Earlier this week Manchester City Council released figures stating 72% of Germans preferred Manchester’s Christmas Markets to their own countries. It was great news for the city; stoking the fires of interest and adding extra fever pitch. On Saturday at 10am the markets opened but by Sunday the overall mood was as grim as the weather.
So what went wrong? Why the backlash on social media?
Project manager for the markets, Winterford Shitemeister, said: “Each year we collect feedback about the markets. We then correlate that data and make changes where we feel public opinion was strongest.”
Changes for 2015 included swapping the plastic refundable £1 glasses and mugs for revolutionary biodegradable ones, giving you twenty minutes to finish your drink before they dissolved. Not a problem if you were supping lager, but those not born with asbestos lined throats who were left desperately swigging red hot mulled wine before the mug came apart in their hands were unamused.
Winterford said: “Other feedback we received was from young professionals in the city centre who said there wasn’t anywhere to enjoy the markets child free; so we made Brazennose Street adults only.”
“…the hashtag #fuckoffpoundland began to trend on Twitter.”
Brazennose Street’s ‘Adults Only’ section left organisers red faced when one stall proprietor mistook the meaning and sold prosthetic vaginas for lonely gentlemen.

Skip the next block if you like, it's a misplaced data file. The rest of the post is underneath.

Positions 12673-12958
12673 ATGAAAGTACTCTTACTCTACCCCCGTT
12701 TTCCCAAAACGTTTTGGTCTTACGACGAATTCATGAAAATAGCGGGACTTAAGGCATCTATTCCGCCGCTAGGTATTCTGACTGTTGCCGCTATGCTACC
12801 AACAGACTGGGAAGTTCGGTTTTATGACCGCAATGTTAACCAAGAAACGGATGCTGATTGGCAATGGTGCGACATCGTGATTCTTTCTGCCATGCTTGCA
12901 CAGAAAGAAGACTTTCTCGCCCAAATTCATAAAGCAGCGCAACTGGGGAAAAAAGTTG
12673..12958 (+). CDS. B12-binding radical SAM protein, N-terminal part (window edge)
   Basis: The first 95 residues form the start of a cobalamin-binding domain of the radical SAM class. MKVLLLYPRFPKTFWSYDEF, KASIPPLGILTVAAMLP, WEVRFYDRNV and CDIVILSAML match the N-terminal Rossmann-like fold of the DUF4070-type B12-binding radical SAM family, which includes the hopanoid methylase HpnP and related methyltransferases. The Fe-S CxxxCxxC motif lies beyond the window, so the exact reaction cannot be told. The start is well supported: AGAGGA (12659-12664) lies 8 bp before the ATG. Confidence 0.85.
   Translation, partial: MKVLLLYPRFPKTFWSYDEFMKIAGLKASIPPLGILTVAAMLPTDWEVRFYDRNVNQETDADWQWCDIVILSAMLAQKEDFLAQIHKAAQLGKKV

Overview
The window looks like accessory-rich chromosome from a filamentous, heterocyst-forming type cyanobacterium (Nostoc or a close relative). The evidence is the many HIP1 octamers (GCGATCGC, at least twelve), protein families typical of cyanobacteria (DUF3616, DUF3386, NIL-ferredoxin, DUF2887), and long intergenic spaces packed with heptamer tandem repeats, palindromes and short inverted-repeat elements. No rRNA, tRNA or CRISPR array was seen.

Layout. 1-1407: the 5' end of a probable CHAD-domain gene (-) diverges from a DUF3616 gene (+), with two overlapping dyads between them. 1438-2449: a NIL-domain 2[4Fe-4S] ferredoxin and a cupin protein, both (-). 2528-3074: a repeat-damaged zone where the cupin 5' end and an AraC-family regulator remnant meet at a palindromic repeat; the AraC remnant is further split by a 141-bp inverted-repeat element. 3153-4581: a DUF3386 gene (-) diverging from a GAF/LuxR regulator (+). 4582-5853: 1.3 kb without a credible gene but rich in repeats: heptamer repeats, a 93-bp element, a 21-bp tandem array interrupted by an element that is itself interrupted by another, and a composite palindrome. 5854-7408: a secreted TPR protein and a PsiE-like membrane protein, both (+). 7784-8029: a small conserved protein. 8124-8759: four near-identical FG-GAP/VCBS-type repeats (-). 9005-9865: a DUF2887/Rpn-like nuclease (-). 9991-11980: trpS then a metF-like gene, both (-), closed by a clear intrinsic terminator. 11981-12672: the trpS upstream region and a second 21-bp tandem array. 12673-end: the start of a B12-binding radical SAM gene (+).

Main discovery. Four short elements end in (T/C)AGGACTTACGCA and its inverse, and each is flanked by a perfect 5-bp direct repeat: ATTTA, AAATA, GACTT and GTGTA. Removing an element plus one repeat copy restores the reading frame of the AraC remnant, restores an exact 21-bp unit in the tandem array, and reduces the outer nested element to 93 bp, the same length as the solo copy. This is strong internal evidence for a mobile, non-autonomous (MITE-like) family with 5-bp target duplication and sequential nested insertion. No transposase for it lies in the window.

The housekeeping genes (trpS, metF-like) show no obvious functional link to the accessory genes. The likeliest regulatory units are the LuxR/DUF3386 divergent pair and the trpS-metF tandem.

“They told me my stall was in the adult’s only section,” said Madge Grizzle, owner of Madge’s Vag’s. “I assumed they wanted me to sell my specialist eBay stock rather than my hand carved teddy bears.”
The main annoyance to visitors, though, appeared to be a few stalls allocated to well known retailers. Poundland set up shop facing Ted Baker on New Cathedral Street but found the hashtag #fuckoffpoundland trended on Twitter. Aldi faced harsh criticism when one of their stores took up the whole right-hand side of St Ann’s Square but when Nandos opened within the coveted Albert Square section, it was a step too far for some and rumours of bribery circulated.
“Something smells fishy,” said Bob Nipple, proprietor of hand carved chess sets and the stall owner next to Nandos. Despite the growing calls for an investigation into corruption, Bob took a different approach to why he thought the restaurant had opened; fascism. “It dates back to World War Two. Nandos is Portuguese, and they were fascists along with the Germans, weren’t they?”
Chris Hewitt’s indie-published children’s book Saving Christmas is available to buy in paperback and Kindle on Amazon worldwide
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